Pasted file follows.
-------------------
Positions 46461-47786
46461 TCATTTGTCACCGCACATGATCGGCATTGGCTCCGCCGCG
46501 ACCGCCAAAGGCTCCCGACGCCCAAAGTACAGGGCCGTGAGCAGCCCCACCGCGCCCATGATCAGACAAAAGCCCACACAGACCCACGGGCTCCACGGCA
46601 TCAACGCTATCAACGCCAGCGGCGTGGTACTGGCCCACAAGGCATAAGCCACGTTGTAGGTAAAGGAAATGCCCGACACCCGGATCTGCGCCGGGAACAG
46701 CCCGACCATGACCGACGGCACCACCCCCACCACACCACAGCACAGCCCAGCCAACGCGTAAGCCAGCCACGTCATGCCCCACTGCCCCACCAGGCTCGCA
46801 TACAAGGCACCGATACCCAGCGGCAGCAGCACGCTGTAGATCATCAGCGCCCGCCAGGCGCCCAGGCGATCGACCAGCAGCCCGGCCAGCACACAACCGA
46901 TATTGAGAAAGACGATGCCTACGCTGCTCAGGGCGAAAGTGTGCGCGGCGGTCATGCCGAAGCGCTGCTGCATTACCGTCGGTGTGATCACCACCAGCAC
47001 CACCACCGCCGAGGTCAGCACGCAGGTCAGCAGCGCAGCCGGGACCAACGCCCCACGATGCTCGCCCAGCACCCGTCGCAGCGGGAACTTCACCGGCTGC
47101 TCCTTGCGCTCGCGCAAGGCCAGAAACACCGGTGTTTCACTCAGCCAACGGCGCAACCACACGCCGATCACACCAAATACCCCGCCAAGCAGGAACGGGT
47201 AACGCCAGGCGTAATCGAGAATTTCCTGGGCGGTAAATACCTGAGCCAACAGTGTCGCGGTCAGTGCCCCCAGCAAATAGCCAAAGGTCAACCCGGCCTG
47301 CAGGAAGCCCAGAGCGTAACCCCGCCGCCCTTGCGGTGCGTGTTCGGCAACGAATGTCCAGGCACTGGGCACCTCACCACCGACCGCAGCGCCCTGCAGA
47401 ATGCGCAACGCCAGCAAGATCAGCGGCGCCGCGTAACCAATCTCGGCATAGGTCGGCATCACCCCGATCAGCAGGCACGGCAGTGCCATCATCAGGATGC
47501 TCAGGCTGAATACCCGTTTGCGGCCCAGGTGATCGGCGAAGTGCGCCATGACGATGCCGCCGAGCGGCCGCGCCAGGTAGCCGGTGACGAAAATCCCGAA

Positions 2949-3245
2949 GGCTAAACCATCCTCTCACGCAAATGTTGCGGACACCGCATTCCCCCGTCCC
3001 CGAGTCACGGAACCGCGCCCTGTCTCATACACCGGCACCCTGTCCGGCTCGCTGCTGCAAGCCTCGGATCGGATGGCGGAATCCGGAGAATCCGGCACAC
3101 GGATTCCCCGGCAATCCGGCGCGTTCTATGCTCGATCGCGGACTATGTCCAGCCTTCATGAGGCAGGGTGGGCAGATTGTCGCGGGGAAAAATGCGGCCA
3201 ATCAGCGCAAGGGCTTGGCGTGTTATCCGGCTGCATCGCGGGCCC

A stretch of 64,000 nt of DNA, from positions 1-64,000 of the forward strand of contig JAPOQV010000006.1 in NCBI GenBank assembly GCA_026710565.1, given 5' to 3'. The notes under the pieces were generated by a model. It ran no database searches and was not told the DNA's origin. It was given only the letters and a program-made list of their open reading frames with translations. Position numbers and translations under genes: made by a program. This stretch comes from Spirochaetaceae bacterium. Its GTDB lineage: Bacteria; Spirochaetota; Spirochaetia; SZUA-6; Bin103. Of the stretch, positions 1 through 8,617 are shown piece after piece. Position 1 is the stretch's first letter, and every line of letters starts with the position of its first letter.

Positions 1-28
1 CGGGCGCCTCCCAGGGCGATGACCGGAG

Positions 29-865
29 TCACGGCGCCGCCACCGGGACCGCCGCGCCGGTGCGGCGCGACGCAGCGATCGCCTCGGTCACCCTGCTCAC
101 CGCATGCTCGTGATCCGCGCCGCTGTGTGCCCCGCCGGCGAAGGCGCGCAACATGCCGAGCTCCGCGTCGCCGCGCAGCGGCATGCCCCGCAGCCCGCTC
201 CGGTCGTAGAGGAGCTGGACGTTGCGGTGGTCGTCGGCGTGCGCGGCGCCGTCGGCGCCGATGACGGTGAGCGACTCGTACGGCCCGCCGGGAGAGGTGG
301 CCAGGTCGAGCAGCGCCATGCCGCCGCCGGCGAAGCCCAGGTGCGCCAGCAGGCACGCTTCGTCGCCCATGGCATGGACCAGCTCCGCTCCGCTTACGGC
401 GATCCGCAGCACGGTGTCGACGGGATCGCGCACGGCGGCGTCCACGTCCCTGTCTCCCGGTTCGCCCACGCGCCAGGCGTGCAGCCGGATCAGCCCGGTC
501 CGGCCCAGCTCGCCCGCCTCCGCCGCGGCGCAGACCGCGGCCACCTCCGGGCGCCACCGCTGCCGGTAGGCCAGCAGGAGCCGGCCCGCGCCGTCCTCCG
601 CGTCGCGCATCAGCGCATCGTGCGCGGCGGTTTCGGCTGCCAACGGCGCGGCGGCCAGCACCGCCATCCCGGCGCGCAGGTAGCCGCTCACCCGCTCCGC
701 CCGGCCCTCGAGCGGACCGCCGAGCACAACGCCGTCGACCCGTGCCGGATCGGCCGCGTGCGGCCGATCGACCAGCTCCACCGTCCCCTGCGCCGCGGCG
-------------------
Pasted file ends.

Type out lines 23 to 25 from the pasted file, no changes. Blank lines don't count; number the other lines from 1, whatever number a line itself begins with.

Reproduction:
29 TCACGGCGCCGCCACCGGGACCGCCGCGCCGGTGCGGCGCGACGCAGCGATCGCCTCGGTCACCCTGCTCAC
101 CGCATGCTCGTGATCCGCGCCGCTGTGTGCCCCGCCGGCGAAGGCGCGCAACATGCCGAGCTCCGCGTCGCCGCGCAGCGGCATGCCCCGCAGCCCGCTC
201 CGGTCGTAGAGGAGCTGGACGTTGCGGTGGTCGTCGGCGTGCGCGGCGCCGTCGGCGCCGATGACGGTGAGCGACTCGTACGGCCCGCCGGGAGAGGTGG